Rating: 3.5 stars
Buy Link:
Amazon | iBooks | Amazon UK
Length: Novel


When Matt travels to Syria to volunteer for an immunization program alongside Doctors Without Borders, he’s ready for a little adventure. What he doesn’t anticipate is being mistaken for someone else, kidnapped, and locked away to die. Terrified and alone, Matt fears the worst, until a group of Navy SEALS find him and brings him to safety. Now aboard a military carrier, Matt is surrounded by welcoming strangers and faced with an impossible task.

Travis, aka Mope, isn’t sure about using a civilian in a military operation, but rescuing Matt was fortuitous and if he agrees to help, he could make a huge impact on their mission in Syria. But more than that, Mope finds himself attracted to Matt. But Mope is in the closet and Matt has a boyfriend back home. There’s no hope for them on that front ,but at least out here, where danger surrounds them on all sides, Mope can keep Matt safe. That will have to be enough, no matter how much both of them might want something else.

I first read Latakia years ago, soon after it was originally released. At the time, I loved the book and found myself tucking it away for further, future readings. Somehow those readings never happened. Latakia got buried under all the other books coming across my desk and I decided our International Week for the 2018 Reading Challenge Month was a great opportunity to revisit this story. And now I kind of wish I hadn’t, because upon re-reading, Latakia wasn’t quite as good as I remembered.

While the basic plot to Latakia is somewhat far fetched, it’s still generally enjoyable. The first half of the book especially moves easily and there is a sense of threat that comes through once Matt is kidnapped. His connection to the rest of the soldiers is well established and their personalities, perhaps more than Mope’s, seem defined. The pacing slows down dramatically after Matt’s return to civilian life and Latakia loses its sense of purpose. It tends to meander until finally finding it’s conclusion and while the ending itself is satisfying, the part of the book makes the reader really work to reach it.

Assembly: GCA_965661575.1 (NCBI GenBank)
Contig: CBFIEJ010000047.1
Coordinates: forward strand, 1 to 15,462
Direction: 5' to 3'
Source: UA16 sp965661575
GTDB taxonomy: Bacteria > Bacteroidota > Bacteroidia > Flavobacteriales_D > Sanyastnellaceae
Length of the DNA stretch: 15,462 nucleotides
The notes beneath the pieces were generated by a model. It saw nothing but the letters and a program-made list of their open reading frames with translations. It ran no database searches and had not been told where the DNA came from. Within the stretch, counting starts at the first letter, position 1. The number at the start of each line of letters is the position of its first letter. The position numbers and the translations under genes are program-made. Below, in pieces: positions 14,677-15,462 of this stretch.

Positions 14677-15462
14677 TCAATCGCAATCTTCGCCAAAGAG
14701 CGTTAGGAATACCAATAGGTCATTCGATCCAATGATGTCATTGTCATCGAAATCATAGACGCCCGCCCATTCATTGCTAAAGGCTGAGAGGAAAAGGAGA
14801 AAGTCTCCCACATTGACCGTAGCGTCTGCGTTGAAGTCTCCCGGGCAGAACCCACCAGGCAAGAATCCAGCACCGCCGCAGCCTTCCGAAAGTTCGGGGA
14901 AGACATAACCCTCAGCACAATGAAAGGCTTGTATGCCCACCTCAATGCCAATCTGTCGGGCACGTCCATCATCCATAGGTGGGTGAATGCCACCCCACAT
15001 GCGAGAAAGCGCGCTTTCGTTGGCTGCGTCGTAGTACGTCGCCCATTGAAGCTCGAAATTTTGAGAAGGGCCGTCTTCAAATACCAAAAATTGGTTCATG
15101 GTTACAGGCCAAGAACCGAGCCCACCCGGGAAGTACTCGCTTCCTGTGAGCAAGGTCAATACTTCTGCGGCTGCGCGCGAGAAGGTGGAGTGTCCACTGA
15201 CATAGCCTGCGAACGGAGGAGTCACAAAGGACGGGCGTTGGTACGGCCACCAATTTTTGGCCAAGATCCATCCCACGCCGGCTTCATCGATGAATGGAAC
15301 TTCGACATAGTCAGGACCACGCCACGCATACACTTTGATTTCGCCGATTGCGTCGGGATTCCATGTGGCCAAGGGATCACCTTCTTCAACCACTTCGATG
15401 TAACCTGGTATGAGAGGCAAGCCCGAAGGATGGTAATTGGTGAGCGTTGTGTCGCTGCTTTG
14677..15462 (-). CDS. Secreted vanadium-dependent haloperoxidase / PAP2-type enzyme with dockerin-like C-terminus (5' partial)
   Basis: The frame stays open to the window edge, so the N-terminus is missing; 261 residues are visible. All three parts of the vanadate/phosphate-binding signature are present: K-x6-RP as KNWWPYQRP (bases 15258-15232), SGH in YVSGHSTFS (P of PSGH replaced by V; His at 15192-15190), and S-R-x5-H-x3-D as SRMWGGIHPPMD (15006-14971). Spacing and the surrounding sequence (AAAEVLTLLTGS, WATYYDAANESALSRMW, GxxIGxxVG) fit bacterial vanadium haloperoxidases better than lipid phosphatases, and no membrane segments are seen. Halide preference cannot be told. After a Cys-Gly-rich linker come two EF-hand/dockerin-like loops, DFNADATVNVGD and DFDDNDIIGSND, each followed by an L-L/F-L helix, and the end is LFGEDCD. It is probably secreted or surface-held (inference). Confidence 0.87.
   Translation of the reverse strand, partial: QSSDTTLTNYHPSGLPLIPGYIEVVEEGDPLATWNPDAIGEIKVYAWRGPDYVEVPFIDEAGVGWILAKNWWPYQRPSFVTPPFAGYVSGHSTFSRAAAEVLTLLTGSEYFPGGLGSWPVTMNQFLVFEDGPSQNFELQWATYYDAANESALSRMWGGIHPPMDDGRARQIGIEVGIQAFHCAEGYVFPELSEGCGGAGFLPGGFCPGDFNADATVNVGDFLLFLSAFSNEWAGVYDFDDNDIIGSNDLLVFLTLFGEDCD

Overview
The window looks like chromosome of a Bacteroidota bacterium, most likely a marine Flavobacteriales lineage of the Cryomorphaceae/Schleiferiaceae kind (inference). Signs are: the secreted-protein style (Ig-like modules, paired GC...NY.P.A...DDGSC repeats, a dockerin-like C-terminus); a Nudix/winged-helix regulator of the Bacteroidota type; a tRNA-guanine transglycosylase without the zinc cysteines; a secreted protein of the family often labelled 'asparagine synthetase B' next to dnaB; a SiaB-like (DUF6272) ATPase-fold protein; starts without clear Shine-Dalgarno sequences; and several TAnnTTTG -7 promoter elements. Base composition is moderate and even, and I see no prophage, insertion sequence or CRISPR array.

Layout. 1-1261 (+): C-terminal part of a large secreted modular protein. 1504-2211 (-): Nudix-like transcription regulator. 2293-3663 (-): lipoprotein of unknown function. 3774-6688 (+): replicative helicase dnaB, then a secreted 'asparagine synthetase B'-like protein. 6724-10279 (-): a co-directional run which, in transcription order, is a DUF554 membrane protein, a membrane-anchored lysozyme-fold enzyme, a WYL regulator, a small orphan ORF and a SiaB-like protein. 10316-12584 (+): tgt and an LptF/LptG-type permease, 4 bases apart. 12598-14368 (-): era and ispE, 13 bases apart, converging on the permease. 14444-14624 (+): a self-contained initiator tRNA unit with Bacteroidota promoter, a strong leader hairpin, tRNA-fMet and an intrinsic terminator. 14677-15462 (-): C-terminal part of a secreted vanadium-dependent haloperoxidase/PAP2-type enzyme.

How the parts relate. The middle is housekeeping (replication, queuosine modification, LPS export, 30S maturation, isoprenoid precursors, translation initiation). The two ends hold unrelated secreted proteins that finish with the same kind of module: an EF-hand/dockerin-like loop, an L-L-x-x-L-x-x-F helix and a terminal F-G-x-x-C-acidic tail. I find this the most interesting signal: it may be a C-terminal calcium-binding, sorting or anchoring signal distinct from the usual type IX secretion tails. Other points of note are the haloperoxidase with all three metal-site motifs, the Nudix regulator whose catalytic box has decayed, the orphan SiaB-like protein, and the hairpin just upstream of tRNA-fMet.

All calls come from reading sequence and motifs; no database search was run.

Latakia’s biggest issue is its excessiveness. Instead of a drama, we get a melodrama that lacks enough insight to understand it’s own failings. Because Latakia plays out like a soap opera, even the emotional moments come off as stifled and hokey. And this really hampers the romance between Mope and Matt. Their tender moments left me rolling my eyes instead of enjoying their chance at happily ever after.

Sometimes you can’t go back again and Latakia was proof of that. While an adequate read at its core, too many moments of excess left it foundering under the weight of its own ridiculousness. Which was disappointing, but we’ve all read books that failed to hold up to the ravages of time. Latakia just happens to fall into the category of a book that was better left to the fondness of memory.

This review is part of our Reading Challenge Month for International Week! Leave a relevant comment below and you will be entered to win a prize pack of some of our favorite International Books. Commenters will also be entered to win our amazing grand prize sponsored by Dreamspinner Press (a Kindle Fire filled with Dreamspun Desires/Beyond books, plus a 3-month subscription!). You can get more information on our Challenge Month here, and more details on International Week here, including a list of all the books in this week’s prize. 

%d bloggers like this: